Screen Door Film
Where: St. Edward's University campus
Submissions: Yes, to email@example.com
Recently screened or upcoming: Andrew Shapter's Before the Music Dies, Laura Dunn's The Unforeseen, Andrew Shapter's Happiness Is
Why: "We started in 2003. I'd say the overriding thought behind it was to give short films another breath of life so that they can be screened at least once outside of the major festival venues. We started out exclusively with shorts at the Arts on Real theatre, Emo's, Mother Egan's, Salvage Vanguard Theater, and St. Edward's University. I applied for and received money from the Texas Cultural Grant, which gives us money to rent the films from the filmmakers. Our most recent incarnation has been focusing as much as possible on Austin/Texas films." – Ryan Long, founder
When: September 19-20
Recently screened or upcoming: Lorelei Linklater's "Blithka," Lynn Tomlinson's "Girls of the World" and "Shopping for Utopia"
Why: "Cinemakids was introduced in 2000 to honor young filmmakers who create visual art, as well as to motivate other youth to become culturally active through media production. Now in its tenth year, Cinemakids is a two-day weekend program that includes screenings of youth-made films, as well as workshops for young people in basic film production techniques." – From website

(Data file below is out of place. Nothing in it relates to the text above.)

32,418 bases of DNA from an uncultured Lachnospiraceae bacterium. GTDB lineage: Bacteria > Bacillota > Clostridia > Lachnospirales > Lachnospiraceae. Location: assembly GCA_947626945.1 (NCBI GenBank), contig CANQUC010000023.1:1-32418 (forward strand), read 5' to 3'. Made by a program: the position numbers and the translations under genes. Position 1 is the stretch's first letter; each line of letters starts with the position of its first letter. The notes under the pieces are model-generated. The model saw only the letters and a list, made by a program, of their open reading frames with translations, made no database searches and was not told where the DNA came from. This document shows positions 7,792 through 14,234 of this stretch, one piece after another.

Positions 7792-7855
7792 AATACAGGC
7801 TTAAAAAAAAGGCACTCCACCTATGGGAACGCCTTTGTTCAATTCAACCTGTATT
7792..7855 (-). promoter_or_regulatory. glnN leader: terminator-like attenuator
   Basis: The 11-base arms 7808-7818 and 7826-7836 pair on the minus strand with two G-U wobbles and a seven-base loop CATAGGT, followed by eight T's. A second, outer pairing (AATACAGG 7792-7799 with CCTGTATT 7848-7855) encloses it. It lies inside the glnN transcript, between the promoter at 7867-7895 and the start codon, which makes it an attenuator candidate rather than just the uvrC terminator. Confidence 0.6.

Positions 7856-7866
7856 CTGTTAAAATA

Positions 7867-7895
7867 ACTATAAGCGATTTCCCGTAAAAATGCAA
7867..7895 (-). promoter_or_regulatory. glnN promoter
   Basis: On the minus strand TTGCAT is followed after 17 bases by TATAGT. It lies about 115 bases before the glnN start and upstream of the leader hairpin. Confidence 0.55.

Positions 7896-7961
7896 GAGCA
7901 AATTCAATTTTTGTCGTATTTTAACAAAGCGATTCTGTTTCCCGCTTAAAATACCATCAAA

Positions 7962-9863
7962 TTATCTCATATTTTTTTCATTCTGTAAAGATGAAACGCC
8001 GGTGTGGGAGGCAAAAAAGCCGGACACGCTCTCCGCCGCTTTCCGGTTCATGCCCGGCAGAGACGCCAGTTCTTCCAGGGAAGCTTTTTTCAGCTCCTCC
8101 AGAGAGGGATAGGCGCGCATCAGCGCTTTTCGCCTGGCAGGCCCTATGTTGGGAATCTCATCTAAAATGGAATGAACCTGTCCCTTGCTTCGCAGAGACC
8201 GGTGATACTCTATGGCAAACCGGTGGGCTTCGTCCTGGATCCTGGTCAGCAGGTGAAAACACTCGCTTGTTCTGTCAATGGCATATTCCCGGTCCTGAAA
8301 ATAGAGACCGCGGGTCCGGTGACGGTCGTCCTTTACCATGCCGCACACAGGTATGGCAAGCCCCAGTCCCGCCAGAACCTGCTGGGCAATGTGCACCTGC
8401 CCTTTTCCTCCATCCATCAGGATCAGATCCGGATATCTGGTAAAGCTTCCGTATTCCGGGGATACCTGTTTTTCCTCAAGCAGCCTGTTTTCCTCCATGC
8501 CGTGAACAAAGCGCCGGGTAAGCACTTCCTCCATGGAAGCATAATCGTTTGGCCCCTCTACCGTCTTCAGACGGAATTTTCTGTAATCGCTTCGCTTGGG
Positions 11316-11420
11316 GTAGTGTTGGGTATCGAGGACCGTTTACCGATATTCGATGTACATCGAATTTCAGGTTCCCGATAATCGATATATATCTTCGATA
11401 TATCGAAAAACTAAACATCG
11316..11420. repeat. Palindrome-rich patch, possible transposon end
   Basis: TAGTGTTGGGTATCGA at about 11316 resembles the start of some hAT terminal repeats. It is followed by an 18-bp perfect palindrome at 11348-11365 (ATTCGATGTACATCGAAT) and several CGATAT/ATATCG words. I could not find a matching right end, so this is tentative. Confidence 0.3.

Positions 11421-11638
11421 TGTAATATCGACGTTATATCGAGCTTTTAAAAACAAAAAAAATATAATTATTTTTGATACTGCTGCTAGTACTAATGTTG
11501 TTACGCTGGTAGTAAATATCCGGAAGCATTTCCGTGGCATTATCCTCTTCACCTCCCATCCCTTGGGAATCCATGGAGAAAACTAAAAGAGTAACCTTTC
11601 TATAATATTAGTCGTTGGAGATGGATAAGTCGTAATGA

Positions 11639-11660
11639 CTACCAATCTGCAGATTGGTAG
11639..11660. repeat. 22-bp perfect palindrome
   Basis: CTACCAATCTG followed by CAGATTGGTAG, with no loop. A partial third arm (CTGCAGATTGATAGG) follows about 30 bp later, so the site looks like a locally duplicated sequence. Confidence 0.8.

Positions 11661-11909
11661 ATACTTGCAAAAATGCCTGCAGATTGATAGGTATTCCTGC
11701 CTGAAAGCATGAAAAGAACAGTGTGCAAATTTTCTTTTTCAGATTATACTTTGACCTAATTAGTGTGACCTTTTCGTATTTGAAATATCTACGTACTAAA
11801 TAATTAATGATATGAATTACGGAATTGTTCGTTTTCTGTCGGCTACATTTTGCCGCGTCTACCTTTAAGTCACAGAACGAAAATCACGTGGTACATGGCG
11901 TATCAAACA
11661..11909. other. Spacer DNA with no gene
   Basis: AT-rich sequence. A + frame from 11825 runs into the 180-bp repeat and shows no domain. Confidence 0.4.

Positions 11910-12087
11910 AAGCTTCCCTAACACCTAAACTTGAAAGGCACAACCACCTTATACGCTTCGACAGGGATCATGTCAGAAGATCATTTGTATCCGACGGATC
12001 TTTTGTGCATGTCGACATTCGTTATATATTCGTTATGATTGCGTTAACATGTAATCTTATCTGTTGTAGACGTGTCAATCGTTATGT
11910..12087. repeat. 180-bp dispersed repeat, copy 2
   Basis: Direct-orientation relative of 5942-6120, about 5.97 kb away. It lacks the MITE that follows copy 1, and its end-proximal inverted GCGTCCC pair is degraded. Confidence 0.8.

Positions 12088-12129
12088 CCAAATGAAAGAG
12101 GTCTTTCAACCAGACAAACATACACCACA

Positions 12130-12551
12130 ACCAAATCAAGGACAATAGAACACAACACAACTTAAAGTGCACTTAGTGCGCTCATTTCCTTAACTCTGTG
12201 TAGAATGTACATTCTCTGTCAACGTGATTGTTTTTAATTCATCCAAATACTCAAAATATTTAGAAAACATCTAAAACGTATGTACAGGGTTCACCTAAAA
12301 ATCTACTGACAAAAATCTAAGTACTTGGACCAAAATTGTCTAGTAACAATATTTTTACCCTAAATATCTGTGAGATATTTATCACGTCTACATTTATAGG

Loud & Clear Youth Film Festival
When: October TBA
Where: Alamo Drafthouse Village
Submissions: Austin School of Film students only
Recently screened or upcoming: Andrew Tu's "Dueling Wizards," Natasha Ghosn's "Hey Cool," Ryan Summersett's "Shake Well Before Opening"
Why: "We have a no-censorship policy, and so the kids can do whatever they want so long as the parents okay it. We want to give the kids a chance to see their films, in front of a real audience so that they can get the feedback that they wouldn't necessarily get in the classroom from their peers. We've had a lot of award-winning short films come out of this that have then gone on to get national attention." – Co-Executive Director Anne Goetzmann Kelley
Salvage Vanguard Theater Micro Cinema Series
When: July 26-29
Where: Salvage Vanguard Theater (2803 Manor Rd.)
Recently screened or upcoming: Shorts by Collection Agency Films, Scott Calonico's False Projections, Courtney Davis and John Merriman's My Name Is Buttons
Why: "This is our first year. Vicky Boone came up with the idea of creating a microcinema series where films could get more than one screening in town. We talked to a lot of filmmakers in town – Kat Candler, Bryan Poyser, PJ Raval – and asked them where they thought the holes were and what we need more of, in terms of style and type of film, in Austin's screening schedule. We want to fill in the gaps. We combined their input with our curator [and Austin Film Festival Film Program Director] Kelly Williams' perspective in a way that we feel reflects the larger SVT mission and arts agenda." – SVT Artistic Director Jenny Larson